Thursday, March 5, 2009

Dropping Procedural To Go Object-Oriented

I am often making the statement that many programmers who think they are object-oriented (OO) programmers are procedural programmers using an object-oriented language. In this piece I hope to explain clearly what I mean.

For the past ten years I've been interacting with professional programmers enrolled in the Masters of Software Engineering program at Carroll University. In general these people are bright and clever at solving algorithmically-oriented problems. However, they often struggle with learning techniques in OO programming and design - particularly with the idea of assigning responsibility for actions among a collection of objects working in harmony. They have learned to solve programming problems in a procedural manner and when presented with the OO paradigm, they quickly learn the OO language but fall into patterns where they use the OO language to program procedurally. Talented procedural programmers need to expand their capabilities to meet the demands of more complex software.

There are many different interpretations of what procedural programming means. For example UncleBob Martin has stated that inverted dependencies is a sign of procedural programming(Martin, 19XX). I like this definition but I think it takes someone who already understands how to "object think" to grok it. I will continue here with more discussion of what I mean by procedural programming.

For me the first sign of a procedural programmer is the centralization of responsibility which is seen when we find objects that are doing too many things. Also, within these mega-classes are found methods that are also doing too many things and generally contain large conditional logic structures. The cognitive process used to create these types of programs indicates either ignorance of or a misunderstanding of the goals of OO programming. Or, if the goals are understood, the method for achieving these goals has never been learned. At this point the discussion could easily segue into an "objects first" debate which will be considered in some other piece. For me which side of the "objects first" debate one may take is irrelevant, it is clear that somewhere in the progammer's education, a critical step in their thinking processes has not occurred. These types of programmers are not suited for creating large enterprise software systems. These types of programmers create what are known as Big Balls of Mud.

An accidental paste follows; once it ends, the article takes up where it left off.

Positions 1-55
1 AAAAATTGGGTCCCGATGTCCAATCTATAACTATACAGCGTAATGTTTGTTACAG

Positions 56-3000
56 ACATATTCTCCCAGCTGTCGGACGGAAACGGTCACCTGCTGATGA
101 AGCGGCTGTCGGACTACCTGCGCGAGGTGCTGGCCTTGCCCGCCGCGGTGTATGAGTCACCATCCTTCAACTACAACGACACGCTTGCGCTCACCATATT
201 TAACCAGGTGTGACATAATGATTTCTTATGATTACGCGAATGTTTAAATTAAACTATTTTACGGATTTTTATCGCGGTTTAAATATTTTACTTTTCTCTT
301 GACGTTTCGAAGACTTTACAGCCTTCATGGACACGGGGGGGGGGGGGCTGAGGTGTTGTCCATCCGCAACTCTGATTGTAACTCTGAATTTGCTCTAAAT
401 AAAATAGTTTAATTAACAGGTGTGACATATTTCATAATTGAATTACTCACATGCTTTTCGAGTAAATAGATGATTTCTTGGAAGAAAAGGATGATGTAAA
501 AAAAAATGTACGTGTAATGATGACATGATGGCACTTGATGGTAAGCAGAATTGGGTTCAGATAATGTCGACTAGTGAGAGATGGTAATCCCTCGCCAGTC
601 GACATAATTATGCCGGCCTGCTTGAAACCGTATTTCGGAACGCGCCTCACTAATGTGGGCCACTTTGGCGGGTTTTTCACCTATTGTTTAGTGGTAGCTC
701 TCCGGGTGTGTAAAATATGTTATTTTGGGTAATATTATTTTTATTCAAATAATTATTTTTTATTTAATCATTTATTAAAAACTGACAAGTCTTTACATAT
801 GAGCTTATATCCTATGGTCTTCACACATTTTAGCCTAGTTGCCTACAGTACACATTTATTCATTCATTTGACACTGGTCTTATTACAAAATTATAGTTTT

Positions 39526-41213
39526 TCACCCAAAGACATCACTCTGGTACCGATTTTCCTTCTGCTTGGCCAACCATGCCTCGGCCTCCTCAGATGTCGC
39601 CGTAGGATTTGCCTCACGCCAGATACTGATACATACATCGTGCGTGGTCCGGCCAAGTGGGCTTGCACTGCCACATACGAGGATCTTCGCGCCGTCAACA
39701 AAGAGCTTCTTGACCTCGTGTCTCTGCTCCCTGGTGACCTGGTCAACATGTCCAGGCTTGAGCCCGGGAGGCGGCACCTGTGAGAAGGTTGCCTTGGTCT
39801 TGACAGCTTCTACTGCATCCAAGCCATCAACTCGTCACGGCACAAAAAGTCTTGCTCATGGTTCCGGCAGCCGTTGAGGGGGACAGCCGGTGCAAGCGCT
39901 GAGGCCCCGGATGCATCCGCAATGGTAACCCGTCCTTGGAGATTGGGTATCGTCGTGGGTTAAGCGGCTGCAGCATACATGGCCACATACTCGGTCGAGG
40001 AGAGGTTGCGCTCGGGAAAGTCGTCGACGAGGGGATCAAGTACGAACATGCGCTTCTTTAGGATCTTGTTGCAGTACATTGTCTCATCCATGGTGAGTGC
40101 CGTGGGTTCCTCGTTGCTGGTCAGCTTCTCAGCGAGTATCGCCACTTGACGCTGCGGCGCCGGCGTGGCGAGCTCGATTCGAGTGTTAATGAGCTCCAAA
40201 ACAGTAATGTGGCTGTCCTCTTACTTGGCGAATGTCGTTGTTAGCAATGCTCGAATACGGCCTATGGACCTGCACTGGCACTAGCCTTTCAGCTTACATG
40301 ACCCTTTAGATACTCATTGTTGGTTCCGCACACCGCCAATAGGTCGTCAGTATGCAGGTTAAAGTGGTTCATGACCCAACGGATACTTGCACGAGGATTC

1 comment:

  1. Centralization of responsibility might be by no means a bad approach.

    Making every object think for itself is great, as an OOP enthusiastic, i live in an OOP world. But it's upto the programmer/designer to mute few fundamental level objects, to improvize the overall system.

    Every object thinking for for itself is the right approach and it goes recursive to the extent of atoms, protons electrons. (which is what we live in right now - Matrix), however it is a little about at what level we make objects stop recursively calling it's children's thought process.

    "if" condition is all about making a system artificially intelligent. Without "if" we can work wonders, we can produce system of super stability ever possible, but then it's a little dumb a system. "if" just helps grow a brain in any object we want and helps resolve the issue at higher level if it seems to be alright, depending on the system we are designing.

    If we are designing life then every object for itself to the extreme might make sense, but not all ways. One of the coolest example being each and every one of us, HUMAN. centralized. it uses interfaces/objects to get the state and then a human's sub-object are handled by a single processor. Our programmer could decided to install a mini-brain in each but he did not choose to. If he had, then a body wouldn't have stayed in one piece, in harmony. So it's about choice.

    We should respect OOP and OOP has been designed to respect programmer's decision as well.